Terrorist group’s use of under-car bombs a particular concern for gardai
Dissident republican terrorists are plotting to murder senior banking or finance figures using car bombs of the same type as used in three attacks on PSNI members, gardai believe.
Gardai have recovered two devices that are believed to have been manufactured by ex-IRA bomb makers who have now joined dissidents.
There is particular concern about the use of under-car bombs. PSNI officer Peadar Heffron, 33, was critically injured and lost a leg in an attack in Co Antrim in January. Another bomb was placed under the car of a Catholic police woman in Kilkeel, Co Down. The officer has a young daughter. The device was spotted when she checked under her car. Another injured the girlfriend of PSNI man in east Belfast in October last year.
The group styling itself the “Real” IRA — the name used by the group that carried out the Omagh bombing in 1998 — issued a direct threat to bankers in an interview with the Guardian newspaper in September.
A spokesman for the terror group said: “Let’s not forget that the bankers are the next-door neighbours of the politicians. Most people can see the picture: the bankers grease the politicians’ palms, the politicians bail out the bankers with public funds, the bankers pay themselves fat bonuses and loan the money back to the public with interest. It’s a crime spree that benefits a social elite at the expense of many millions of victims.”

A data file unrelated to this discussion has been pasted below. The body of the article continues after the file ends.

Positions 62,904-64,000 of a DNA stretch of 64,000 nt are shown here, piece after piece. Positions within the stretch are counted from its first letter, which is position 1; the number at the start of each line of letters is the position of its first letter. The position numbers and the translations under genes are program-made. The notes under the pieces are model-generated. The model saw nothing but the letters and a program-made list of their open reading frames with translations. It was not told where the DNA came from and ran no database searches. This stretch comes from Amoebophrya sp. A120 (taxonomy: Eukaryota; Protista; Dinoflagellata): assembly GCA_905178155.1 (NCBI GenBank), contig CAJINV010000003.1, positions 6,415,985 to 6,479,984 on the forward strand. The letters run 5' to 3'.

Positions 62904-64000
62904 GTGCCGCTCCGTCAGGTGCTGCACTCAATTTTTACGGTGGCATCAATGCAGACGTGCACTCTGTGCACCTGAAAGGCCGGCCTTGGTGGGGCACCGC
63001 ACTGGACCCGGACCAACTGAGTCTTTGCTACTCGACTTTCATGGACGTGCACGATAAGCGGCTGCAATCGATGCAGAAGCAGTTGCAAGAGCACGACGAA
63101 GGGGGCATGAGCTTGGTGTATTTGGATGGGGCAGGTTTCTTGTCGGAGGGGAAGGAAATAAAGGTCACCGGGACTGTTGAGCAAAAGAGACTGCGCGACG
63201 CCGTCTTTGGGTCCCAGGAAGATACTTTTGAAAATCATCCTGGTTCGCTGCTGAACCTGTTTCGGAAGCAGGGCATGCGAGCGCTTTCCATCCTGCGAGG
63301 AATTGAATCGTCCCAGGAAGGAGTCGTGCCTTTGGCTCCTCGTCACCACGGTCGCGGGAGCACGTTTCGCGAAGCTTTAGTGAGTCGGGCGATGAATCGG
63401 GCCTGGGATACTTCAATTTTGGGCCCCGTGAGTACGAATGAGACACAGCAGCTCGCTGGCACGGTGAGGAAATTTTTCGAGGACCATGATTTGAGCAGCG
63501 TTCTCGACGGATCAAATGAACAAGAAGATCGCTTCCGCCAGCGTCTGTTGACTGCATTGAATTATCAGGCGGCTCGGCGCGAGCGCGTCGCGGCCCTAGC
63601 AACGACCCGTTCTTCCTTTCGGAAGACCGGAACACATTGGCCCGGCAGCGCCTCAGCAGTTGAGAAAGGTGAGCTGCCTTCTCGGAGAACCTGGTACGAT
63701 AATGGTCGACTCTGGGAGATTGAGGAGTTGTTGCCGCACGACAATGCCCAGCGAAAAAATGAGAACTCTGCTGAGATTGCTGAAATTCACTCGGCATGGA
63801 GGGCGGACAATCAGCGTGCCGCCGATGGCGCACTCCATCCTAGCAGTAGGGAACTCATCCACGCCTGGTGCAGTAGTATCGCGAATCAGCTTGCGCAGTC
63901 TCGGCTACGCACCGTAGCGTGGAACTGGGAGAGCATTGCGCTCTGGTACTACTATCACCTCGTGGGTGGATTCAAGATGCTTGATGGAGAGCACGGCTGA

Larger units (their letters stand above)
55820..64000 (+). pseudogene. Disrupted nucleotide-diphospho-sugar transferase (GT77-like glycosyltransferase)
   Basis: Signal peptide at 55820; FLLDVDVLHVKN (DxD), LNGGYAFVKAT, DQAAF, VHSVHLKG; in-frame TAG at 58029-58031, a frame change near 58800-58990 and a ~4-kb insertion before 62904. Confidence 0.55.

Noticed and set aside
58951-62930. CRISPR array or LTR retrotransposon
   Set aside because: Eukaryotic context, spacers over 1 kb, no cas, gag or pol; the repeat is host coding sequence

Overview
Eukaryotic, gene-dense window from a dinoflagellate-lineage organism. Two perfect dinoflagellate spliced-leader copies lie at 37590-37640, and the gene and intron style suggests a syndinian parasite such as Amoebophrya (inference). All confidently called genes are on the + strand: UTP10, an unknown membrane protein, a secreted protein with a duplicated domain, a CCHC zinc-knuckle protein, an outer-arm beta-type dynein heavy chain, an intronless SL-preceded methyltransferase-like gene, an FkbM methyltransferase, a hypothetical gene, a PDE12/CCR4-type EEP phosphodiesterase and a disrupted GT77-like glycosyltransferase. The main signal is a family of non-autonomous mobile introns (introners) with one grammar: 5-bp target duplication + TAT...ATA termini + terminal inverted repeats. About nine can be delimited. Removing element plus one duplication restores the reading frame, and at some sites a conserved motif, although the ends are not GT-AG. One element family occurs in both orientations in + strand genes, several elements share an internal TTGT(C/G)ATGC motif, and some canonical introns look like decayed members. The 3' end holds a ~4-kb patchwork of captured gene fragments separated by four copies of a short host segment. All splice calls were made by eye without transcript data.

This was followed a month later by a 200lb bomb attack on the Ulster Bank headquarters in Derry that caused widespread damage.
Separately, the Irish Bank Officials’ Association (IBOA) said threats caused a “dangerous atmosphere” for ordinary bank workers. IBOA general secretary Larry Broderick was particularly critical of the radical group Eirigi, who were responsible for the paint attack on Health Minister Mary Harney and infiltrated and started violence during Wednesday’s student protest in Dublin. Several members of the group invaded the Department of Finance but were quickly arrested by gardai.
Last May, the organisation held a protest outside Anglo Irish Bank on St Stephen’s Green and heard an inflammatory speech in front of a makeshift gallows from which a figure in a suit was hanging. “We in Eirigi have a solution. That’s it there [pointing to gallows]. That’s what needs to happen with the bankers and the economists and their buddies in the media.”
But the IBOA general-secretary disagrees. “Even though the slow pace of due process can be deeply frustrating, threats of violence — even for rhetorical effect — cannot be justified.
“Indeed they may contribute further to a dangerous atmosphere which would not only tolerate physical or verbal abuse of ordinary bank officials but also deem it acceptable to carry out bomb attacks on bank premises.”